When you think about “confidence” or “being confident” – it seems like a really intangible quality sometimes, doesn’t it? Some people just seem to be naturally confident, taking on problems head-on seemingly without fear.
You might think that building confidence takes a lot of time, and experience, and trials & tribulations to develop – most of it outside of your control. It’s something a person gains passively as they progress through life, right?
I tend to disagree on this, because,
“Confidence can be built proactively and it can even be done systematically, with intention.” – WittyWinks
Let me break it down.
It’s true that confidence is built up from blocks of experience. Specifically, it’s built up from overcoming challenges. Your confidence grows as you learn to overcome increasingly difficult challenges.
- Overcoming little challenges gains you a little bit more confidence each time. They are generally more numerous and take little time and effort to achieve.
- Overcoming big challenges gives you big confidence gains. They are (usually) less common and take more time and effort to overcome.
This means that having the right mix of little and big challenges is pretty important. Too many little challenges and your growth becomes slow or even stagnant. However, too many big challenges can lead to overwhelming, setbacks, and fear of failure.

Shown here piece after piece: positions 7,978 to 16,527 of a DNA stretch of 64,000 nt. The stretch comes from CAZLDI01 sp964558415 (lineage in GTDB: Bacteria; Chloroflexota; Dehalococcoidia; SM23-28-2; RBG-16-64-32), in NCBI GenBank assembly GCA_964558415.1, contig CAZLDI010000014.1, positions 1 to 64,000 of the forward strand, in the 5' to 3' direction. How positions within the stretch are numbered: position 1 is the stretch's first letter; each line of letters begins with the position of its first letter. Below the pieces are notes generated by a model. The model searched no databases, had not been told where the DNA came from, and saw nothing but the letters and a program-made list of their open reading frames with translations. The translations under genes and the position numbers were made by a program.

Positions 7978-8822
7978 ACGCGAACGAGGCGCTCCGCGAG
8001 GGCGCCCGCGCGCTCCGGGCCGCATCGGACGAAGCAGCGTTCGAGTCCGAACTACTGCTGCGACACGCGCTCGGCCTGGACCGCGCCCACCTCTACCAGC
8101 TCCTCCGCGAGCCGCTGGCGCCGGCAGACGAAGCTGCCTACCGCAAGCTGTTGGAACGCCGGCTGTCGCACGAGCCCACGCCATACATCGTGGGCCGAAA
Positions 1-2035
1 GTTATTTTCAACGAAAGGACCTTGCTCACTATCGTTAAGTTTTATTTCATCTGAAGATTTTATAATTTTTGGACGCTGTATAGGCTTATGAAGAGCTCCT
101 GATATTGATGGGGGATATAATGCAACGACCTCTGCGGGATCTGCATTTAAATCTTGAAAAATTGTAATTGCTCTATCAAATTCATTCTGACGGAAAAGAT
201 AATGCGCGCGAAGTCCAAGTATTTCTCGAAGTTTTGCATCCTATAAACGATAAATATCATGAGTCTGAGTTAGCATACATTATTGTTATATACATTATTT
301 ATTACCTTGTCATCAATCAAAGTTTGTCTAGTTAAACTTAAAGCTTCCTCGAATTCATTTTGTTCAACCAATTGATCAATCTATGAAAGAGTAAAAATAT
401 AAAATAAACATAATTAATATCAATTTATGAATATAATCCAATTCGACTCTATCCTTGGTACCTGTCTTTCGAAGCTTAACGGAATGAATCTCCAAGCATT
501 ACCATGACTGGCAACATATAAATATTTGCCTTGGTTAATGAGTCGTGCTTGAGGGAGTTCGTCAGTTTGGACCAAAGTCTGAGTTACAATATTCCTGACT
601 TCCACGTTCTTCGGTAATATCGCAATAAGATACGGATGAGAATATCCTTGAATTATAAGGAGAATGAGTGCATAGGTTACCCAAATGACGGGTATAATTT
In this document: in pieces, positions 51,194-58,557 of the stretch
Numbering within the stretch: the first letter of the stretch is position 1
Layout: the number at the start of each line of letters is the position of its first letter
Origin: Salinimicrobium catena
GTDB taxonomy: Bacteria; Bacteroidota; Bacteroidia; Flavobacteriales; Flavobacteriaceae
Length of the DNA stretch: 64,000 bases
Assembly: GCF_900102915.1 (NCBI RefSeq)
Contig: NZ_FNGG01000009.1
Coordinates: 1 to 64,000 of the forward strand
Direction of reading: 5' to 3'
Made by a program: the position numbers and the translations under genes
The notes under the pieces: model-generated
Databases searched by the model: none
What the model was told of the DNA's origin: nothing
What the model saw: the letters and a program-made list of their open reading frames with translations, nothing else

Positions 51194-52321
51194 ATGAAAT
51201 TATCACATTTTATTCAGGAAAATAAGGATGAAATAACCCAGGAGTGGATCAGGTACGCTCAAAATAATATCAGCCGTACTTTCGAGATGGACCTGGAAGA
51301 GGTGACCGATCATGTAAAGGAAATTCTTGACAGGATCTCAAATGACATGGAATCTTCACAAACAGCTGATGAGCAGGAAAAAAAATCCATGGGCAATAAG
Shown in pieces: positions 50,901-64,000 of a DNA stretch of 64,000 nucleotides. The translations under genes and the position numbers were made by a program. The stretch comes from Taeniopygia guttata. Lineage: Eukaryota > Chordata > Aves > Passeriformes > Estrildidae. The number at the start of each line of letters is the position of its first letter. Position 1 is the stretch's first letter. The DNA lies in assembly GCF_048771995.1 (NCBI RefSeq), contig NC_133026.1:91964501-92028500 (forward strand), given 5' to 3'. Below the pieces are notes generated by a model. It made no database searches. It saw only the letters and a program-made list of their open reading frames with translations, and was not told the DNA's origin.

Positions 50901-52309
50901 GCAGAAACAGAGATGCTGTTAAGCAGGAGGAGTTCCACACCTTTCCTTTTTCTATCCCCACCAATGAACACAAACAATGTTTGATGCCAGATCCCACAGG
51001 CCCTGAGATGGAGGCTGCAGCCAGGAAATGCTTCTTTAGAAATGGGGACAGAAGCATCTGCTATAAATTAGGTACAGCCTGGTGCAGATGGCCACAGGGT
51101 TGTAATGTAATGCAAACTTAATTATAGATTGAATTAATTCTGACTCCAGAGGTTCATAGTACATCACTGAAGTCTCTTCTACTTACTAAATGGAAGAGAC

So if you want to build confidence in something, you have to get the right mix. Having the right balance of big and small challenges can generate a steady confidence-building momentum.
This means you can take an active role to build it up systematically. You can take more control.
- To generate quick momentum, give yourself lots of little, achievable challenges. Actively create these small wins for yourself.
- Consciously pick and choose your bigger challenges. Keep them limited and keep them specific. Specific means making sure they have an obvious objective and scope – to ensure that they are actually achievable.
For example, if you want to build confidence in public speaking:
Set your big challenge.
- to do a talk in front of 100 people.
Set your little challenges, such as:
- mastering 3 hand gestures that you could use during a presentation
- learning to project your voice across a room
- speaking for 5 minutes non-stop in front of a mirror
Tune your challenges to your own level. A “little” challenge to one person might be a “big” challenge to someone else! So never compare yourself with others.
Understanding the right mix of little and big challenges can prevent you from biting off more than you can chew while maintaining a steady momentum of progress.
“We are all apprentices in a craft where no one ever becomes a master.” – Hemingway
I want to end off by introducing an even better step-by-step guide by Martin Cole. She’s got some really great tips on building confidence with practical actions you can easily apply.
Here’s a link to the article:
If this was helpful, I would love to hear your feedback. Any suggestions, comments, requests, or even sharing how these affect your everyday experiences are most welcome.